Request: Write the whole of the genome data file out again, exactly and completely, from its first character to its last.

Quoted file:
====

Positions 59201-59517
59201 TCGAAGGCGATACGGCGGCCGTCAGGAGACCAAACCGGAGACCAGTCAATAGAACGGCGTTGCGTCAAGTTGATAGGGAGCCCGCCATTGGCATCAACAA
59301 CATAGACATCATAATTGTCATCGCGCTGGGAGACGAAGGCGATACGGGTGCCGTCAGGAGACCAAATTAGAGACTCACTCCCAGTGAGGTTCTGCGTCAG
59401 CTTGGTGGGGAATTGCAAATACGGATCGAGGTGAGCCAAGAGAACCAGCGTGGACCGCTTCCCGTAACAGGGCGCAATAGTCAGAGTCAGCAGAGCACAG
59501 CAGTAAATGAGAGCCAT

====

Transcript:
Positions 59201-59517
59201 TCGAAGGCGATACGGCGGCCGTCAGGAGACCAAACCGGAGACCAGTCAATAGAACGGCGTTGCGTCAAGTTGATAGGGAGCCCGCCATTGGCATCAACAA
59301 CATAGACATCATAATTGTCATCGCGCTGGGAGACGAAGGCGATACGGGTGCCGTCAGGAGACCAAATTAGAGACTCACTCCCAGTGAGGTTCTGCGTCAG
59401 CTTGGTGGGGAATTGCAAATACGGATCGAGGTGAGCCAAGAGAACCAGCGTGGACCGCTTCCCGTAACAGGGCGCAATAGTCAGAGTCAGCAGAGCACAG
59501 CAGTAAATGAGAGCCAT